… a core concept used in Quantitative Methods and Atlas104

Click for OnlineStatBook page

Concept description

Wikipedia (reference below) defines probability as the measure of the likelihood that an event will occur.

OnlineStatBook (link on right) notes that “inferential statistics is built on the foundation of probability theory [yet] the very idea of probability has been plagued by controversy from the beginning of the subject to the present day.”

OnlineStatBook notes that:

“One conception of probability is drawn from the idea of symmetrical outcomes. For example, the two possible outcomes of tossing a fair coin seem not to be distinguishable in any way that affects which side will land up or down. Therefore the probability of heads is taken to be 1/2, as is the probability of tails. In general, if there are N symmetrical outcomes, the probability of any given one of them occurring is taken to be 1/N. Thus, if a six-sided die is rolled, the probability of any one of the six sides coming up is 1/6.

“Probabilities can also be thought of in terms of relative frequencies. If we tossed a coin millions of times, we would expect the proportion of tosses that came up heads to be pretty close to 1/2. As the number of tosses increases, the proportion of heads approaches 1/2. Therefore, we can say that the probability of a head is 1/2. …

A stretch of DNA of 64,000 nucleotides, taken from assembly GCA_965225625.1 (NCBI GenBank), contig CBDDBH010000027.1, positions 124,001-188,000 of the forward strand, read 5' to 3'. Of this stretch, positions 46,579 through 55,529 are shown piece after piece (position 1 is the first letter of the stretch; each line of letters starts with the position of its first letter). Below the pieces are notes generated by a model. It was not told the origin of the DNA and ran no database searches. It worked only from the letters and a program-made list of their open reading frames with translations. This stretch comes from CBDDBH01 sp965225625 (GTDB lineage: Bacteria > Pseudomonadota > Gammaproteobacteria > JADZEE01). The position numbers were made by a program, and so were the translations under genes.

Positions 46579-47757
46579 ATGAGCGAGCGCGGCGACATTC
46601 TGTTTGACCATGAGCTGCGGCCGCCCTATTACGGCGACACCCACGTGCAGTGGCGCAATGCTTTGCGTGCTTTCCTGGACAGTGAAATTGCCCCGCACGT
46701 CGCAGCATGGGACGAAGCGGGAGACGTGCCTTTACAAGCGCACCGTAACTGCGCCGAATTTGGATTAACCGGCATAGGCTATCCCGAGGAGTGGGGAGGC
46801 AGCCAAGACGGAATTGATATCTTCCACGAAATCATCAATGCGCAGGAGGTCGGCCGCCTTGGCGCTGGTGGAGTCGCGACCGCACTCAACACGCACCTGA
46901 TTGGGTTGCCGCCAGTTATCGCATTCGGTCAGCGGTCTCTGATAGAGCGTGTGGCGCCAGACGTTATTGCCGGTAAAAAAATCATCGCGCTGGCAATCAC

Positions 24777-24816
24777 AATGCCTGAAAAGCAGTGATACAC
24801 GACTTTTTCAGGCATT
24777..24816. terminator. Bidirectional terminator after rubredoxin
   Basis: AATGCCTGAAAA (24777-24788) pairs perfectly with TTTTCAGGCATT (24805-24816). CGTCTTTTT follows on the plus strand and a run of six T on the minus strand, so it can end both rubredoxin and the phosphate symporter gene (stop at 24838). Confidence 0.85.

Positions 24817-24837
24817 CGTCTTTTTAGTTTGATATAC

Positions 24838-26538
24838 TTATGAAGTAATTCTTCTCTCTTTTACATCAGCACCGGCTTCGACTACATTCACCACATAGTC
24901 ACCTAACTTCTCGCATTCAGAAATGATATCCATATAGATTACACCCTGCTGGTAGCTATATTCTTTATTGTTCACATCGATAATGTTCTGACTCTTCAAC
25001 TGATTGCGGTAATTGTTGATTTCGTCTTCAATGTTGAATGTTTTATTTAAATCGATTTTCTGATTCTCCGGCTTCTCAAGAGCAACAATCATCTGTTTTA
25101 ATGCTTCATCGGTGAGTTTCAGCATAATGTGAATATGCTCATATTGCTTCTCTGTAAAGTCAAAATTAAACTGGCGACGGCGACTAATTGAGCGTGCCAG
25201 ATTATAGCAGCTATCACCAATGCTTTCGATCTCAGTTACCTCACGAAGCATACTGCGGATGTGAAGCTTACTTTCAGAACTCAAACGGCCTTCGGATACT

“For some purposes, probability is best thought of as subjective. Questions such as “What is the probability that Ms. Garcia will defeat Mr. Smith in an upcoming congressional election?” do not conveniently fit into either the symmetry or frequency approaches to probability. Rather, assigning probability 0.7 (say) to this event seems to reflect the speaker’s personal opinion – perhaps his willingness to bet according to certain odds. Such an approach to probability, however, seems to lose the objective content of the idea of chance; probability becomes mere opinion.

“Two people might attach different probabilities to the election outcome, yet there would be no criterion for calling one “right” and the other “wrong.” We cannot call one of the two people right simply because she assigned higher probability to the outcome that actually transpires. After all, you would be right to attribute probability 1/6 to throwing a six with a fair die, and your friend who attributes 2/3 to this event would be wrong. And you are still right (and your friend is still wrong) even if the die ends up showing a six! The lack of objective criteria for adjudicating claims about probabilities in the subjective perspective is an unattractive feature of it for many scholars.”

Atlas topic, subject, and course

Probability Theory (core topic) in Quantitative Methods and Atlas104 Quantitative Methods.


Wikipedia, Probability, at, accessed 10 June 2017.

Dan Osherson, OnlineStatBook, at, accessed 10 June 2017.

Page created by: Ian Clark, last modified 10 June 2017.

Image: OnlineStatBook,, accessed 10 June 2017.